An overhaul of the Official World Golf Ranking that began in 2019 was announced Wednesday and will feature what officials call a modernized "field rating" calculation based on analytic techniques.
Under the new system, the field rating for each event in the ranking will be set by every player in the field, not just the top 200 players in the current ranking, and the minimum point levels and flagship events have been removed from the calculation.
“What these reviews revealed was that through the use of assigned values in its strength-of-field calculation, which includes tour minimums, flagship tournaments, and the home tour rating, there was some level of bias in the system, which means that there was some level of performances that were either being undervalued or overvalued,” said Billy Schroder, a member of the OWGR’s technical committee.
Field rating minimums will remain for the major championships (with 100 points going to the winner) and The Players Championship (80 points to the winner), but built-in minimums for other “flagship” events have been removed from the ranking.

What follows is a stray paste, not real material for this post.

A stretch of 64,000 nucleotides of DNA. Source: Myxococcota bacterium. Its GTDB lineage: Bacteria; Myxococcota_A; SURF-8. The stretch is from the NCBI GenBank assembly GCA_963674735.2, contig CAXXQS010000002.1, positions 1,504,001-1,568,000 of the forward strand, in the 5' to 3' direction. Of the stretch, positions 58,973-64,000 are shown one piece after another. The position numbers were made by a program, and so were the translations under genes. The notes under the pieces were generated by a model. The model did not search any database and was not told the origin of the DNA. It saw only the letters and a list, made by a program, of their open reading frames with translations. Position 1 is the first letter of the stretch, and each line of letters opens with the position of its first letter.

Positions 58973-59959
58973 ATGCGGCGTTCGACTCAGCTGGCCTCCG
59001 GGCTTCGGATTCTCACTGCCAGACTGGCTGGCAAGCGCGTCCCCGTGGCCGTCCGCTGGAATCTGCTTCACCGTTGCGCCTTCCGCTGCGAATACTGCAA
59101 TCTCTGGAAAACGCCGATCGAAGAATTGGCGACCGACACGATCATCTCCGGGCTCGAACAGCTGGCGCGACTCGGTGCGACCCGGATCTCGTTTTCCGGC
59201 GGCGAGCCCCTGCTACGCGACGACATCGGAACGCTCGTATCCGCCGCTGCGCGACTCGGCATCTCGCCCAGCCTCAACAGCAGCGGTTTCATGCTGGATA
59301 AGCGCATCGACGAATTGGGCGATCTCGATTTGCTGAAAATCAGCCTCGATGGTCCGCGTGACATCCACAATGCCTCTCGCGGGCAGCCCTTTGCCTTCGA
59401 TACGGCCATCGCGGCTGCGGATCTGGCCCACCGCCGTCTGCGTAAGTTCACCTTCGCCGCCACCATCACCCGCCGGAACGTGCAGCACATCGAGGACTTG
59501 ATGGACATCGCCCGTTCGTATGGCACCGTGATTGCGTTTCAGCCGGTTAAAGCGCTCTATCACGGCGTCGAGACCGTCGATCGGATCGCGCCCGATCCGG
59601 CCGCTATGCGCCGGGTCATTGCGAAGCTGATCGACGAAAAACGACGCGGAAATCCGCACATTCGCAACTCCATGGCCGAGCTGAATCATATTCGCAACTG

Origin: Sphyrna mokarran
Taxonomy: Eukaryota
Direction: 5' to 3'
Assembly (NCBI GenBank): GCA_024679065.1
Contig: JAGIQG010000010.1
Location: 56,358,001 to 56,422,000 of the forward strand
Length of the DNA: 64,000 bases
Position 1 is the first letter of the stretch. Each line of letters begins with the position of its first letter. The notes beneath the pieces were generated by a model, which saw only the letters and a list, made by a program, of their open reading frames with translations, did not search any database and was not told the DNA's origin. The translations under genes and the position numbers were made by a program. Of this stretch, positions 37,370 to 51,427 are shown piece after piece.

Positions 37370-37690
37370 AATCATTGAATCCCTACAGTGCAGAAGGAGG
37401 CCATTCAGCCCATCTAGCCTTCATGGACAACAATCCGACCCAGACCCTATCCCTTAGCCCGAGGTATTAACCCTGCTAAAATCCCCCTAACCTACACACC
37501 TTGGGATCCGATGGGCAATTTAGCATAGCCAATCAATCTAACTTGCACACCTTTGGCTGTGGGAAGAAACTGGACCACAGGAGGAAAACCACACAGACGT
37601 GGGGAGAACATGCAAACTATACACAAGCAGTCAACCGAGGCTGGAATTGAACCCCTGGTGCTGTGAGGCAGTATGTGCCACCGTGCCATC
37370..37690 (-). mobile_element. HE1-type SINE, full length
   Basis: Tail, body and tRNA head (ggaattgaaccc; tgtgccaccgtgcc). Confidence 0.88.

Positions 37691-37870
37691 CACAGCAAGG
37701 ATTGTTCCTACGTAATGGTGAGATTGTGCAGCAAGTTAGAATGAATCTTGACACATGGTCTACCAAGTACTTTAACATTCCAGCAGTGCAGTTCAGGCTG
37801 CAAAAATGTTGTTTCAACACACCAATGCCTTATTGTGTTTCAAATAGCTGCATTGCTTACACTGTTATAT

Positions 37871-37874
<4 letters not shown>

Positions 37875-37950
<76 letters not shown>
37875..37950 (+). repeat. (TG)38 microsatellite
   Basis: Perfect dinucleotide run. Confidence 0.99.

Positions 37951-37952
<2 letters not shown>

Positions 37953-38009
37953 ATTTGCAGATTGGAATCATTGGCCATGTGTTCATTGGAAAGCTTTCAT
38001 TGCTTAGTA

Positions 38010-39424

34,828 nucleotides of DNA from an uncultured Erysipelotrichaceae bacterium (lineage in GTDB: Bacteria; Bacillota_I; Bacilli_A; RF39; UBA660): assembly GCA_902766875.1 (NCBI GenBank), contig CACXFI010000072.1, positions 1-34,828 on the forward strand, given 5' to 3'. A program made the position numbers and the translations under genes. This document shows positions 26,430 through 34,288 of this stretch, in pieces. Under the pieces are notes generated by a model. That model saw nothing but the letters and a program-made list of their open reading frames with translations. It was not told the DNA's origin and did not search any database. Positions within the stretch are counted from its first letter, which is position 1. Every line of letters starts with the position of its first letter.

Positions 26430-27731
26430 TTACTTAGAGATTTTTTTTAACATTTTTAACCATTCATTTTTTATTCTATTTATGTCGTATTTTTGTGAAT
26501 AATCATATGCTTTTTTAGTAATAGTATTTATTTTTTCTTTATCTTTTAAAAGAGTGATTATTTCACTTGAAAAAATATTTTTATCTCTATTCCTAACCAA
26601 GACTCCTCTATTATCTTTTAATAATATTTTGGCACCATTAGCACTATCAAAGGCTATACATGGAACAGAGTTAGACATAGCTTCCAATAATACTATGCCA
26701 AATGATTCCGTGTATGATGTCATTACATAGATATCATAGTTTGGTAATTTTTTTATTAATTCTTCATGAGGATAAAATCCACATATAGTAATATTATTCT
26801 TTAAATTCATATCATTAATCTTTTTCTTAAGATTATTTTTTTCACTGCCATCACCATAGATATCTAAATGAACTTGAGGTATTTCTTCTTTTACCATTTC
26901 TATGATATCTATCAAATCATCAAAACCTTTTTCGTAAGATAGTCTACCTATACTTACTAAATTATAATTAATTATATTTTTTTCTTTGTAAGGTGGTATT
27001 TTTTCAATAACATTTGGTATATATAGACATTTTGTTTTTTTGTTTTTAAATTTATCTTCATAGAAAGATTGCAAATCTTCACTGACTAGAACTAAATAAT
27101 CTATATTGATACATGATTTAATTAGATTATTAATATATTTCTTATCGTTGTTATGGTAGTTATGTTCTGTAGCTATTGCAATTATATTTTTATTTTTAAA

Instead, the new system will create a field rating, which replaces the current strength of field index and is based on each player’s strokes gained world rating. The SG world rating formula uses a player’s actual scores relative to the difficulty of each round to determine a player’s performance points and their ranking.
“As much work has been done over the past few years and looking at improvements and possible ways to make the system more accurate, you want to make certain that a ranking is reflective of current or commonly accepted golf norms, some of those being that the major championships are the pinnacle of the game,” Schroder said. “A significant portion of that is that you want to keep a premium on winning so that if a player were to win a significant event or a major championship, he would see an appreciative increase in his ranking.”
Officials ran numerous models using the new rating system and estimate that the top 10 players in the ranking will likely remain the same with a turnover of two to five players in the top 50.
The ranking will continue to be based on a two-year rolling window with the new rating system beginning in August 2022.